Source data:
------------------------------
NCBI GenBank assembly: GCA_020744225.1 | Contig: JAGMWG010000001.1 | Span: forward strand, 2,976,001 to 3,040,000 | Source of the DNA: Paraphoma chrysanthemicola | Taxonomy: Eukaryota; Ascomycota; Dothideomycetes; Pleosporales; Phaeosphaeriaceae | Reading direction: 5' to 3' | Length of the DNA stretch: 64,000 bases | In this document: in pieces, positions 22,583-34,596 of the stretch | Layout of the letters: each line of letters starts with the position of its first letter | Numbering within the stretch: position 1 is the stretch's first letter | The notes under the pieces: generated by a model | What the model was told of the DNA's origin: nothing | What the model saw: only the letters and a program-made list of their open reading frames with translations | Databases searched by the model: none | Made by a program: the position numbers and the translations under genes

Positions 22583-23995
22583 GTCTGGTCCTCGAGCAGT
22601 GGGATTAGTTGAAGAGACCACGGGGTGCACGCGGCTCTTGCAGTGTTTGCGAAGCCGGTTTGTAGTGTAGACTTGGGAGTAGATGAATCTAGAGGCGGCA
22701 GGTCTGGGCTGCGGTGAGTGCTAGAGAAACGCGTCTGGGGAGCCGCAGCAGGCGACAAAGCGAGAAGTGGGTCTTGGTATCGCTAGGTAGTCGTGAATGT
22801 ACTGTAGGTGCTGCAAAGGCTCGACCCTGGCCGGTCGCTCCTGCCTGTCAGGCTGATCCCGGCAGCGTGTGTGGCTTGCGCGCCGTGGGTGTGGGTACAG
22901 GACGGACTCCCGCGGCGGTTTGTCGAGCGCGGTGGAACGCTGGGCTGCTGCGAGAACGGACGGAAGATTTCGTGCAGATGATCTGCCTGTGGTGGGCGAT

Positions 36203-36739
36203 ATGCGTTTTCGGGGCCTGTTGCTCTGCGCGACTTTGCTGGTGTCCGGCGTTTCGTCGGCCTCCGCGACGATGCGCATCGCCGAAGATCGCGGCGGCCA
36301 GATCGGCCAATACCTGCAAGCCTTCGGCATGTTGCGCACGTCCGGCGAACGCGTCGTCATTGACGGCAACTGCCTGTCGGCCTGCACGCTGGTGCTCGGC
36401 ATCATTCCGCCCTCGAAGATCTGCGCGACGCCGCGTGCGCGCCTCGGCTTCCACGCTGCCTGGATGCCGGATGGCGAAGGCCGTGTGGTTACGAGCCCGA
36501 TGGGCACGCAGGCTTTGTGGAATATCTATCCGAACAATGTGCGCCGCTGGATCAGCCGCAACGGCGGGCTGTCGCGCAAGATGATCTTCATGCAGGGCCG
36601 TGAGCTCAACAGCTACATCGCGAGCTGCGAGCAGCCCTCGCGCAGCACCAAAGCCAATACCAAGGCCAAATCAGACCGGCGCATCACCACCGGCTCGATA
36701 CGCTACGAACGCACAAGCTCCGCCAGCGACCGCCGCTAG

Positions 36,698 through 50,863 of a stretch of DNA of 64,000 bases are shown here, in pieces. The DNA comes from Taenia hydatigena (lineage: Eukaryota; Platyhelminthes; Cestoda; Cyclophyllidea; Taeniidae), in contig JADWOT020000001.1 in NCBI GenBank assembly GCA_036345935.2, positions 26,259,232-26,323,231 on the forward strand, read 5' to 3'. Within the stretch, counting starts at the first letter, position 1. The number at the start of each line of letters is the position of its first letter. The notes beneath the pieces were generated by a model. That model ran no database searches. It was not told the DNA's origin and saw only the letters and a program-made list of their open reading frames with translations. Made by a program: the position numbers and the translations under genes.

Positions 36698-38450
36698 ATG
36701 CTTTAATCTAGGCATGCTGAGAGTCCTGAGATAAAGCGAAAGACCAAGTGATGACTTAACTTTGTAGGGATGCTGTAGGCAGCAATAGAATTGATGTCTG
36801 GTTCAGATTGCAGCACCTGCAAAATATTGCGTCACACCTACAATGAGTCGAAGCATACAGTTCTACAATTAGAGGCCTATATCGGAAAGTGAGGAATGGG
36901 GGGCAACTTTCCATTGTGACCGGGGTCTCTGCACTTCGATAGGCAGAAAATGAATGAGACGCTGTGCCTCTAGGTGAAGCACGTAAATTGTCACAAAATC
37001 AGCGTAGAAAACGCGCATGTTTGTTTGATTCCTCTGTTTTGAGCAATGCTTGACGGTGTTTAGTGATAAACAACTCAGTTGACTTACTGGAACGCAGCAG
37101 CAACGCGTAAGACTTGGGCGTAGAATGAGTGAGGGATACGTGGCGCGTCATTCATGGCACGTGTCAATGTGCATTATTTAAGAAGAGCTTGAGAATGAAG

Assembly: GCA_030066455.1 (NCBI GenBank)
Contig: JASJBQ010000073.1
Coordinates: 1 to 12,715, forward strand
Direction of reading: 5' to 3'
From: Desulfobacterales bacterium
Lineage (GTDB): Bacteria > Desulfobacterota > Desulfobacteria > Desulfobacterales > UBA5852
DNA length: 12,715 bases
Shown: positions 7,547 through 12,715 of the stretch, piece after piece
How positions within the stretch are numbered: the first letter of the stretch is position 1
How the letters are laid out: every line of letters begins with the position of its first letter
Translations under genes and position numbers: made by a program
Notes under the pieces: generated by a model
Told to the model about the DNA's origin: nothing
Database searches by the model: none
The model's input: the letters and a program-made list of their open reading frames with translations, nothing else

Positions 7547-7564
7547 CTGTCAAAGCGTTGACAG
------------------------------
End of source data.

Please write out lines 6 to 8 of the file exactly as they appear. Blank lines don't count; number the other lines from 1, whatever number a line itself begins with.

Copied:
22801 ACTGTAGGTGCTGCAAAGGCTCGACCCTGGCCGGTCGCTCCTGCCTGTCAGGCTGATCCCGGCAGCGTGTGTGGCTTGCGCGCCGTGGGTGTGGGTACAG
22901 GACGGACTCCCGCGGCGGTTTGTCGAGCGCGGTGGAACGCTGGGCTGCTGCGAGAACGGACGGAAGATTTCGTGCAGATGATCTGCCTGTGGTGGGCGAT

Positions 36203-36739